When a person with a mental health condition is arrested, it takes a different type of response from not only the police, but from the courts. One local lawyer has realized that and pays special attention to mental health needs with her clients. Lynn Bradley, who serves as the Duty Counsel for the Ontario Court of Justice in L’Orignal, was recently awarded the 2018 Earl Eaton Award of Distinction from the Champlain East branch of the Canadian Mental Health Association (CMHA) for her outstanding dedication to mental health. A Duty Counsel is the lawyer who immediately attends to the legal needs of a person after they have been arrested and charged. They work for Legal Aid Ontario and Lynn Bradley is the only full-time Duty Counsel in Prescott-Russell. “I am the first person they meet, she said, describing her role as the gateway to the justice system for accused people. It is her responsibility to get them through their first appearance before a judge, entering a guilty plea, and bail court before they get permanent representation through a lawyer they either hire or have assigned to them by Legal Aid Ontario.
Bradley said many of her clients are people with no previous records who are arrested due to isolated incidents resulting from mental health conditions. Family members of people with mental health conditions that pose a danger to others or themselves often resort to the justice system after exhausting all other options said Bradley. She uses the CMHA as a resource to get an idea to know what questions to ask clients and understand their conditions. Those can range from actual diagnosed psychiatric disorders to substance abuse. Bradley said she must build the confidence of her clients and get to know them. She said the specific offences are often things like domestic assault, impaired driving, minor thefts like shoplifting, and violations of previous court orders. She also consults with the Royal Ottawa Hospital on some of her cases.
According to Bradley, there are about 3,000 open cases right now in the United Counties of Prescott and Russell. She said the large territory makes it a challenge for many accused people to have transportation to make it to court in L’Orignal. If they fail to appear because they lack transportation, the judge issues a bench warrant and the police are sent to pick the person up, which results in them facing additional charges.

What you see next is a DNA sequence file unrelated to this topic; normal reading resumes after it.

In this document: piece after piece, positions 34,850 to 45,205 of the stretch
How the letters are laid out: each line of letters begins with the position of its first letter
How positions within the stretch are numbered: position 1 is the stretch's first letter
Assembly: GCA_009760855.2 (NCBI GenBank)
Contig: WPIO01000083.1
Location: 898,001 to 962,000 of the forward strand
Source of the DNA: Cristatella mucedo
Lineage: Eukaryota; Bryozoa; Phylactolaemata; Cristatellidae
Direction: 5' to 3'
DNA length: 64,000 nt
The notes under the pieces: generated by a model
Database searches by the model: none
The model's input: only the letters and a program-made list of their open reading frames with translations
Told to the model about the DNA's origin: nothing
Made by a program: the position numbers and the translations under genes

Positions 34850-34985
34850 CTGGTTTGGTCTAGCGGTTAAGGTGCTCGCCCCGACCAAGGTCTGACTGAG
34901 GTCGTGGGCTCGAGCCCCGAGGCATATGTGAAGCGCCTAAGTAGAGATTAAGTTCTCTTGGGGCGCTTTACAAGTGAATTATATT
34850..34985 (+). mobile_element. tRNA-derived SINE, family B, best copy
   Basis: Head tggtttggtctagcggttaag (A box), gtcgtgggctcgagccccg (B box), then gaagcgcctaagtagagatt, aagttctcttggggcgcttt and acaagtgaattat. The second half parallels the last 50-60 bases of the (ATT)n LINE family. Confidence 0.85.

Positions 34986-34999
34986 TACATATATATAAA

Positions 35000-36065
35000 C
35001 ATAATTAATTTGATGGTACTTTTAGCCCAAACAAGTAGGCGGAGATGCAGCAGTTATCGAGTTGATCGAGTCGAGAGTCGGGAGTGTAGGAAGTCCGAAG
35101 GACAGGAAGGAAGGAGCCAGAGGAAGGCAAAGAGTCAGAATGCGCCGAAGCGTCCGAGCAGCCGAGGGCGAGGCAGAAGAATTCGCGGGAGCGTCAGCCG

Lynn Bradley is originally from Vaudreuil but attended high school in Hawkesbury. She was called to the bar in 1999 and has been with Legal Aid Ontario since 2001. Her specialty as Duty Counsel is criminal and family law. She said her familiarity with the region has made it easier to establish a professional relationship with some of her clients.
While you are here, we have a small ask.
More people are reading The Review than ever before — across our many platforms. So far, we have not put up a paywall to limit the stories you can read. We want to keep you in the news loop. But advertising revenues are increasingly going to the big two: you know who they are. If you value The Review’s independent, local community journalism, or you value the many ways we support dozens of community organizations in their endeavours, consider supporting our work. It takes time, effort and professional smarts to stay on top of community news and present well-researched, objective news articles on issues which matter to you.
If you read stories on this website, or you have come here from an Instant Article post on Facebook, think about subscribing. It would be a vote of confidence for the work that we do, and for the future well-being of your community.
Latest posts by James Morgan (see all)
- Local francophone organization still hoping government reverses plan to cancel university - January 15, 2019
- Monument projects among La Nation budget delegations - January 15, 2019
- Briefly from The Nation council - January 15, 2019